Subject: NetBSD at the EuroBSDCon 2002
To: None <email@example.com>
From: Hubert Feyrer <firstname.lastname@example.org>
Date: 11/20/2002 01:44:42
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NetBSD at the EuroBSDCon 2002
- Rumours, Gossips & Facts -
Hubert Feyrer <email@example.com>, November 2002
Arrived, met with uwe at the airport and went to the hotel, had food and
drinks with Martin Husemann and Frank van der Linden in various bars in
Setup the NetBSD booth with posters, flyers (thanks to Martin and Andreas
for helping to fold the flyers!), snow globes, slinkies, sweeties, and of
course a bunch of self-made CDs (4-CD-all-archs-base+X and
6-CD-i386-install+packages). Additional goods were donated by Wasabi
Systems in the form of a big bunch of CDs and ASCII which gave us a few
nice generic BSD t-shirts and a few copies of their magazine. Valeriy
borrowed his HP Jornada (SH based) for public display.
I talked to Alistair Crooks about various things related to the NetBSD
Packages Collection, what's going on at Wasabi Systems, his election to
join the NetBSD board, and a few other things. I'll try to catch him for a
seperate interview the next few weeks - stay tuned and watch this space!
Status update of amigappc port by Ignatios: he doesn't have much work
right now, and Adam Cier(something)'s machine got damaged during a move.
Last state from a few months ago was that the kernel started up and
created some output, next steps would involve to catch up with
NetBSD-current, esp. the generic PowerPC code there, and then continue
working from that, integrating pmap changes etc.
NetBSD dinner took place at the "Guru of India", we had dinner with about
18 people. Participating developers & friends included krister, jdolecek,
Randall Dow, agc, yyamano, pk, martin, fvdl, Andreas Lohrum, cjep,
ignatios, uwe, hubertf, jdc, tron, and his girlfriend Silke. I got told we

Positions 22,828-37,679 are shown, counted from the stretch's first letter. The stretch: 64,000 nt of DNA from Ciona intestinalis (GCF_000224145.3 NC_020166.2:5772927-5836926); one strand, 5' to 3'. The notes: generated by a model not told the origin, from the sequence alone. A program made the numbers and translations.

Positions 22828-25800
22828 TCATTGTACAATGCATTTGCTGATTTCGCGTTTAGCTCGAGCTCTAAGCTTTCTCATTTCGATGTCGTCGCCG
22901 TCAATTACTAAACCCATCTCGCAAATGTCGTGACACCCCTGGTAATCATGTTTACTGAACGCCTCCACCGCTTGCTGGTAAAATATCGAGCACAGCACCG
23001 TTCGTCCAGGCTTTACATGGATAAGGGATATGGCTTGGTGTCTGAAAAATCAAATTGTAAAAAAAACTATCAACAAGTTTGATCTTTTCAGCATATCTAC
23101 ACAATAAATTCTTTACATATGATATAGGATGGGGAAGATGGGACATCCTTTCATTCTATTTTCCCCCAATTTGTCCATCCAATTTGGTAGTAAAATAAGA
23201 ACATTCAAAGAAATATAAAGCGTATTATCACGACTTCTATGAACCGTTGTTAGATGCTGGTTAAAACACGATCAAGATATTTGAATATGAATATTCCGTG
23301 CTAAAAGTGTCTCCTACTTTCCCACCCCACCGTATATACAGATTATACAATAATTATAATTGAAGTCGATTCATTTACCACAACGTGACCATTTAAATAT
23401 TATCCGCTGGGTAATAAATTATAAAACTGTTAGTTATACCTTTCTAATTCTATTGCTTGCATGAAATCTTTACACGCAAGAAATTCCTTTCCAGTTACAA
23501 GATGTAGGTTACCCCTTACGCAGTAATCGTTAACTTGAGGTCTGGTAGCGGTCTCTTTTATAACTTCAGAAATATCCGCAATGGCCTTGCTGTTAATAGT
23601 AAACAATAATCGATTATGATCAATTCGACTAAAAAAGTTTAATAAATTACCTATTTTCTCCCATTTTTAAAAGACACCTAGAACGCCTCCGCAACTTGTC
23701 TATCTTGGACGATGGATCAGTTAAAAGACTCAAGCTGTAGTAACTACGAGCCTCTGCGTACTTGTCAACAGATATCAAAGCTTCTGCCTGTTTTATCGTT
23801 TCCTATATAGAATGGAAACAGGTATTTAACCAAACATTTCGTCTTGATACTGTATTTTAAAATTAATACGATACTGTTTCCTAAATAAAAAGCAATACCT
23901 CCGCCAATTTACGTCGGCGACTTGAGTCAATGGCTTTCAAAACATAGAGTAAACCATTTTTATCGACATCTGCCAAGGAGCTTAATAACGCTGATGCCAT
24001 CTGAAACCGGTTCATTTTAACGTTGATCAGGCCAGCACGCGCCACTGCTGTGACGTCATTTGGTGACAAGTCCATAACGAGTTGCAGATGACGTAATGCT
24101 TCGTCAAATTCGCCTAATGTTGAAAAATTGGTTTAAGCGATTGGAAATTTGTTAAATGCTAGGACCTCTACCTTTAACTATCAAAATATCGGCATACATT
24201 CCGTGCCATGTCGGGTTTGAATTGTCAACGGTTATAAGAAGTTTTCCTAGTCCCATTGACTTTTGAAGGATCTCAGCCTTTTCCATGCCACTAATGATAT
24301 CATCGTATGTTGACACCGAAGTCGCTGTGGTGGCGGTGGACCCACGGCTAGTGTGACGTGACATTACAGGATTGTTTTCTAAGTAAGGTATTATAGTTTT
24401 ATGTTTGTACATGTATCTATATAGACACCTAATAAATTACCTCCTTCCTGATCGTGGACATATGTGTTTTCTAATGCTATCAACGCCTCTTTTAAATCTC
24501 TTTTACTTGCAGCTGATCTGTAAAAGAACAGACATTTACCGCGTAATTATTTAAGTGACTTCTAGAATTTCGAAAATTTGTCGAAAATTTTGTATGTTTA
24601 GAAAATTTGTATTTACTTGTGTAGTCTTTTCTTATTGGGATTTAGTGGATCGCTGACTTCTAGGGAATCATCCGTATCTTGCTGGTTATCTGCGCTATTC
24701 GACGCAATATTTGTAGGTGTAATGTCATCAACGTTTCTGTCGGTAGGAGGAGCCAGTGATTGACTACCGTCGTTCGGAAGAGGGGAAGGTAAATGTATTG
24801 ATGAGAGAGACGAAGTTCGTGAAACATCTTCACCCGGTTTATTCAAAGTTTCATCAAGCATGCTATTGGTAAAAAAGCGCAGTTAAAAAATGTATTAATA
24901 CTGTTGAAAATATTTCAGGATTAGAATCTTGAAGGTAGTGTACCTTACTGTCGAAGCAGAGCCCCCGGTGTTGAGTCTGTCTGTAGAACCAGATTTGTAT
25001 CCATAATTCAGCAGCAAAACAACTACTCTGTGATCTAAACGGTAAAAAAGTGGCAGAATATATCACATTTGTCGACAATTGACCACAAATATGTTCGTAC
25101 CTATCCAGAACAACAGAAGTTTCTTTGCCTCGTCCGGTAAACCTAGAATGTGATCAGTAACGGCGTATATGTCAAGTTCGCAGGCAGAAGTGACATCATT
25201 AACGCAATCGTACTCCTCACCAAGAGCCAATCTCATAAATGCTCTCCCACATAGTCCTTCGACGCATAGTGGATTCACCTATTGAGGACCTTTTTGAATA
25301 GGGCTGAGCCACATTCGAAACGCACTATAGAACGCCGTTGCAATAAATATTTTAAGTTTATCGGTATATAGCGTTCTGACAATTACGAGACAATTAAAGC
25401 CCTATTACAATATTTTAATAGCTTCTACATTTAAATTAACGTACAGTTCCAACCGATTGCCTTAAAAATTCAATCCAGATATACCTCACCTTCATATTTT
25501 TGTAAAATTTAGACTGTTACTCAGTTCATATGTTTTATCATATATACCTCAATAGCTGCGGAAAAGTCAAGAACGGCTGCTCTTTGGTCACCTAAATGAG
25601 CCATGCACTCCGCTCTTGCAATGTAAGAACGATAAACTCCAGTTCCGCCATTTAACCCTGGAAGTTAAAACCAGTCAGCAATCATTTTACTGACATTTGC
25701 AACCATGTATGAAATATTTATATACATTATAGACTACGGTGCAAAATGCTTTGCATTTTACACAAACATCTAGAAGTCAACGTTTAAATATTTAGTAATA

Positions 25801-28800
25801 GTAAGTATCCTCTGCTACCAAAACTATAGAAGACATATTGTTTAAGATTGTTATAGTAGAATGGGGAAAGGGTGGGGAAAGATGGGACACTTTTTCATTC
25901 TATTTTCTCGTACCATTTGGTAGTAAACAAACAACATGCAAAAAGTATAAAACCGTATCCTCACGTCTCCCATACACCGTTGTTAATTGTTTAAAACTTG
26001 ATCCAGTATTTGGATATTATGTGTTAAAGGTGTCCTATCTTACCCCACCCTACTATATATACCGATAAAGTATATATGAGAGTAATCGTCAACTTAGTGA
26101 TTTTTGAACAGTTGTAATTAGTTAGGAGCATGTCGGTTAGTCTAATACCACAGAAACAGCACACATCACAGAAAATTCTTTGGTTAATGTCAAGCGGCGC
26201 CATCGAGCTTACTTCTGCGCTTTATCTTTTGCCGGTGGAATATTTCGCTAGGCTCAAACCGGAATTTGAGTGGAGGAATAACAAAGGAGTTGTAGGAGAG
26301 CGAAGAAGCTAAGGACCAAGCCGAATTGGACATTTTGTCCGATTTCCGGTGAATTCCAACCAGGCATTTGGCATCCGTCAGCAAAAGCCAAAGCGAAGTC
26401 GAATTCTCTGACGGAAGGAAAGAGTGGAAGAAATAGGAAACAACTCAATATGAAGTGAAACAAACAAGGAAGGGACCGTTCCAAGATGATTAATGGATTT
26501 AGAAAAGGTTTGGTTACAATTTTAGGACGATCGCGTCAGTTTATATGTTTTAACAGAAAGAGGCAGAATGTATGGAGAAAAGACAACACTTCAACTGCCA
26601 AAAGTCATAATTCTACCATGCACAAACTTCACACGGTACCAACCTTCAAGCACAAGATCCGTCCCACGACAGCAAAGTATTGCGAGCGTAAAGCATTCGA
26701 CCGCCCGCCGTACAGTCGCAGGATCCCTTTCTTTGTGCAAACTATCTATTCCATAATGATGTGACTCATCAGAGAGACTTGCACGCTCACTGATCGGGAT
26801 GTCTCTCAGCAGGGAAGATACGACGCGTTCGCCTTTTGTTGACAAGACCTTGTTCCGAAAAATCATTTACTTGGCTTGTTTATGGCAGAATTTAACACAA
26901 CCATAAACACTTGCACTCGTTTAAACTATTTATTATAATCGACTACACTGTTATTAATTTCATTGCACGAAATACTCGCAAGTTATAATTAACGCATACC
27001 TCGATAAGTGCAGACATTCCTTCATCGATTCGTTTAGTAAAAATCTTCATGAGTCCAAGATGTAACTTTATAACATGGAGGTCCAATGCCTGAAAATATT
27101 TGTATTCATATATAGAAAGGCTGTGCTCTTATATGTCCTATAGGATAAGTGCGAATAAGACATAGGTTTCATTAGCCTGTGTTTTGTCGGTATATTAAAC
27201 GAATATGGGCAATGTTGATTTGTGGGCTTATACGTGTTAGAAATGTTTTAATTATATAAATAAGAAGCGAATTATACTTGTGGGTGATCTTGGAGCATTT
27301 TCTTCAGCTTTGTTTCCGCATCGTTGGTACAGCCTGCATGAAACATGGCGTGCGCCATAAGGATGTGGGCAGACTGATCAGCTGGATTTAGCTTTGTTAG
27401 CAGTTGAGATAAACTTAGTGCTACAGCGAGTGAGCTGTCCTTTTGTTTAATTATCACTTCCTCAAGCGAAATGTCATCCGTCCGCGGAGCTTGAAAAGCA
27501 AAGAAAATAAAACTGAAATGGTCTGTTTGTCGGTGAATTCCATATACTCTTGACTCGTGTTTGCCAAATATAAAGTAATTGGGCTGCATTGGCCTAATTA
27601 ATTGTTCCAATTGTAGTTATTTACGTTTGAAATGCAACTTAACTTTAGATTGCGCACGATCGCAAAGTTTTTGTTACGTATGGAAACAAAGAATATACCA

devoured food for a total of almost 500EUR.
Pooka didn't have time to attend the meeting, but he mastered the "how did
the chicken cross the road" contest crossing the highway and reached the
gas station on the other side of the highway - his courage was rewarded
with food and drinks. :)
10am keynote by Mike Karels of Wind River Systems - he talked about the
past, present and future of BSD, outlining the history of the various BSD
releases done at UCB then, the ending of the CSRG and emerging BSD
projects alive today as well as a few key areas on which to focus for in
the future including both external software like sendmail, ISC DHCP, etc.
but also split out seperate projects for important subsystems like what
the KAME project does for IPv6. Other ventures worth mentioning here would
be USB, UFS and some others. Some more communication (and collaboration)
between the various BSD projects would be important for that.
Talks on clustering NetBSD by Hubert Feyrer, and on a shared
write-protected NFS root file system for a cluster of diskless machines by
The NetBSD booth got a few interesting questions about if the macppc pool
was able to do dual boot, what embedded boards NetBSD would run on, etc.
There was not much interest in CDs, which had to be expected - people
mostly already had some kind of BSD going before going to the Con ;).
The social event took place on a ship which drove a tour through the
Amsterdam ports and canals. Interesting chats included some OpenBSD users
that learned about NetBSD to get curious enough to give it a try, contacts